LSU’s win, Saints’ loss are reminders that expectations don’t matter

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Michael Thomas
(Photo: Stephen Lew)

Football games don’t always turn out the way observers anticipate that they will.

Outcomes of games aren’t determined by team records going into the game, point spreads or perceptions of the two teams.

That’s why games are played – to determine which is the better team in that game on that day.


Local football observers got two stark reminders of this in less than 24 hours over the weekend – one from each perspective.

LSU went into The Swamp in Gainesville on Saturday night as a more-than-three-touchdown underdog to the No. 6 Gators.

The Tigers were 3-5. They were down to barely 50 scholarship players. They were seven days removed from a 55-17 thrashing at the hands of No. 1 Alabama.

They were less than two weeks removed from seeing top receiver Terrace Marshall Jr. quit the team to focus on getting ready for the NFL Draft. They were just a couple of days removed from seeing their second-leading receiver – star tight end Arik Gilbert – leave the team, reportedly because of homesickness for the Marietta, Georgia, native, as well as learning that the university had decided that the players would forego any potential chance to play in a bowl bid to try and mitigate NCAA penalties for violations within the program.

There was a lot of stuff going on. None of it good.

Everything was going quite well for Florida though. It had won the SEC East title a week earlier and had the rescheduled game against LSU as a tune-up for its showdown with Alabama in the SEC Championship Game on December 19.

The Gators figured to take care of the Tigers in short order, pull their most important players early and get ready for Alabama and an opportunity to win the SEC title and get into the College Football Playoff.

Then the game was played.

Florida had more talent. It had more depth. It gained more yards. It kept threatening to take control. It never did.

LSU was short-handed. Freshman quarterback Max Johnson was making his first college start.

LSU had an early goal-line stand. It took the ball away from Heisman Trophy finalist Kyle Trask three times in the first half. It kept bouncing back. The game was tied late. Cade York made a 57-yard field goal. Florida’s kicker missed a 51-yard field goal as time expired.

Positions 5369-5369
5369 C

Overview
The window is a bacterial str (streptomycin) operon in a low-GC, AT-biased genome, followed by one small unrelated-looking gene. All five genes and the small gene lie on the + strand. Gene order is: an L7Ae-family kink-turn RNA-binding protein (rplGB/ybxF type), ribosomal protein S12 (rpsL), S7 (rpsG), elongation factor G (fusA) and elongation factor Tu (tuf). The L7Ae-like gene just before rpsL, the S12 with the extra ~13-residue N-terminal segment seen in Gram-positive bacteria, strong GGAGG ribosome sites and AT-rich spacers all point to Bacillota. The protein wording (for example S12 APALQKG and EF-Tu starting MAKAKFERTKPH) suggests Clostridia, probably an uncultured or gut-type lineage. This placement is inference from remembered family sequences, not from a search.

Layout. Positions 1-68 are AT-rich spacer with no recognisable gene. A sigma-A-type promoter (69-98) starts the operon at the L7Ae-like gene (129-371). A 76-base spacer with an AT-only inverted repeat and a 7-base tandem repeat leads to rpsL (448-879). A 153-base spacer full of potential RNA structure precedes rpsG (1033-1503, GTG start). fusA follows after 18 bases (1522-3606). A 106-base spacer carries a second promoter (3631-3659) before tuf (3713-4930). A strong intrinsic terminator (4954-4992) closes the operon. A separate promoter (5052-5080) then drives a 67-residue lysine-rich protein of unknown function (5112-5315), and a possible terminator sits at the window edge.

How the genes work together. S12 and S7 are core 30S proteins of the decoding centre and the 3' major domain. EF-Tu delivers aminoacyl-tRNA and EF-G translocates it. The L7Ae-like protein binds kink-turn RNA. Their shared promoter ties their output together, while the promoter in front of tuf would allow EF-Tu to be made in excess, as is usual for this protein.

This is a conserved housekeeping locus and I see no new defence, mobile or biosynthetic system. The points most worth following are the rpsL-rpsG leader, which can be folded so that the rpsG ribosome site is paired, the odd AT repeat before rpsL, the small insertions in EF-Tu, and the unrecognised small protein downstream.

LSU won 37-34.

It got some breaks along the way. Trask had a careless grounding penalty as the Gators were poised to take a late lead on a touchdown but settled instead for a tying touchdown.

A brain cramp led a Florida defender to throw an LSU player’s shoe and draw a penalty that revived the game-winning drive.

That’s why they play the game – to see what happens.

Florida has been a better team than LSU all season long. The teams’ records prove it.
LSU was the better team Saturday.

The scoreboard proved it.

The New Orleans Saints are a much better team the Philadelphia Eagles. Their respective records prove it. The Saints are 10-3 and headed to the playoffs. The Eagles are 4-8-1 and unlikely to make the playoffs even in the increasingly less woeful NFC East.

But the Eagles were the better team Sunday in Philadelphia. The scoreboard proved it: Eagles 24, Saints 21.

Philadelphia, like LSU, had a quarterback making his first career start in Jalen Hurts.

The Saints had won nine is a row and the Eagles had lost four in a row. The Saints were fighting to maintain the top seed and the only bye in the NFC playoffs. The Eagles were playing primarily for pride and respect.

The Eagles played hard and smart and bold from the opening kickoff. The Saints started “flat” (according to head coach Sean Payton and every other minimally observant watcher). They were sloppy and tentative.

Philadelphia rolled to a 17-0 halftime lead. New Orleans played harder and smarter and better in the second half but never caught up.

So now the Saints are the No. 2 seed in the NFC, having fallen behind Green Bay.

There is much gnashing of teeth and wringing of hands in Who Dat Nation.

The road to the Super Bowl suddenly seems much more difficult to navigate.

Can the Saints possibly beat the Super Bowl champion Chiefs on Sunday in the Superdome – with or without Drew Brees?

The Chiefs are favored. They’re the hottest team in the NFL, thanks to that Saints loss.

The Saints can’t possibly afford another loss if they’re going to win that must-have bye.

Can the Packers possibly lose against Carolina, Tennessee or Chicago? They’re sure to be favored in all three games.

If the Saints wind up as the No. 2 seed they might have to face the Packers in the NFC Championship Game.

In January. In really cold Green Bay rather than the really comfortable Superdome.

Can the Saints still get the No. 1 seed?

If they don’t can they possibly win three playoff games to get to the Super Bowl?

Ask Florida. Ask LSU. Ask the Eagles.

And ask the Saints themselves.

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Les East

CCS/106.1 FM/Daily Iberian

Les East is a nationally renowned freelance journalist. The New Orleans area native’s blog on was named “Best Sports Blog” in 2016 by the Press Club of New Orleans. For 2013 he was named top sports columnist in the United States by the Society of Professional Journalists. He has since become a valued contributor for CCS. The Jesuit High…

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